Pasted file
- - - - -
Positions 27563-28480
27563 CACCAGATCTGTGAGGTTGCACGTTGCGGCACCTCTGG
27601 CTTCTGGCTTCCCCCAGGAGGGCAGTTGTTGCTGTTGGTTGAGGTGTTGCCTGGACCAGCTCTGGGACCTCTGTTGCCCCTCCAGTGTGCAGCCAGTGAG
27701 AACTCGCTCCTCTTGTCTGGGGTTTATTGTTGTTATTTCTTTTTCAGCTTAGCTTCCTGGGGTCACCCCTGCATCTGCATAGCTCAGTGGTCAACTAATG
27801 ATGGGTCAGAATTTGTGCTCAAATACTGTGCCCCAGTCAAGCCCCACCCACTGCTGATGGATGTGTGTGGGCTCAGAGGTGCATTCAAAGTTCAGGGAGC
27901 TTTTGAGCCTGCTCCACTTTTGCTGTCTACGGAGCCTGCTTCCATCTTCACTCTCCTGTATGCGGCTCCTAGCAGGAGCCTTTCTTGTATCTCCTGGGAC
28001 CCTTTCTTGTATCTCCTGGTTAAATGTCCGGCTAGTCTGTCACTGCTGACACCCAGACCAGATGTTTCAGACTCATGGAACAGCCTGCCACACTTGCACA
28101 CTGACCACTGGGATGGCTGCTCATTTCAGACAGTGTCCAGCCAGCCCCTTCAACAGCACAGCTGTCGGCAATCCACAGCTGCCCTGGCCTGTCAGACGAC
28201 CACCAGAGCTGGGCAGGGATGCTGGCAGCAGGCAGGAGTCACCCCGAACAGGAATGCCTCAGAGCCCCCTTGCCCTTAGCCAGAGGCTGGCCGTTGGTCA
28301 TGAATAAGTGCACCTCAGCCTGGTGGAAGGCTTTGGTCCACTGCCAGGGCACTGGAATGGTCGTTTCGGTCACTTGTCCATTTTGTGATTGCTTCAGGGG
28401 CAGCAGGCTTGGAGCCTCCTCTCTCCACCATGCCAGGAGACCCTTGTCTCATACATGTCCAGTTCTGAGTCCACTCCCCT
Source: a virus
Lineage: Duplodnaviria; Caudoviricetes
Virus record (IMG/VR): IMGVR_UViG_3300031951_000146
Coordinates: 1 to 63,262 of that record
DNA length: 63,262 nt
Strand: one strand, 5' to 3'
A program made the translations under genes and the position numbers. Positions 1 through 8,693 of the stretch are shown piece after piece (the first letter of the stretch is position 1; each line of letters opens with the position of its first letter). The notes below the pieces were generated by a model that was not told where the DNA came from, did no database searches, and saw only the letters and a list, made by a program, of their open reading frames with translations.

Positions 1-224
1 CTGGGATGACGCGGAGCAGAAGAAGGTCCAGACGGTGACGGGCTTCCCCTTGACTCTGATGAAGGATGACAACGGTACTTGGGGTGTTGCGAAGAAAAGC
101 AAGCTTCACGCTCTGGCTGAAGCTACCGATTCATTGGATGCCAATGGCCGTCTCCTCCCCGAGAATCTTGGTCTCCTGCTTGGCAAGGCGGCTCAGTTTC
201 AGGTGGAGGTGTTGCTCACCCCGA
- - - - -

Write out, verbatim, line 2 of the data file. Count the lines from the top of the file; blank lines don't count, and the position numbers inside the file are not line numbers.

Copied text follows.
27563 CACCAGATCTGTGAGGTTGCACGTTGCGGCACCTCTGG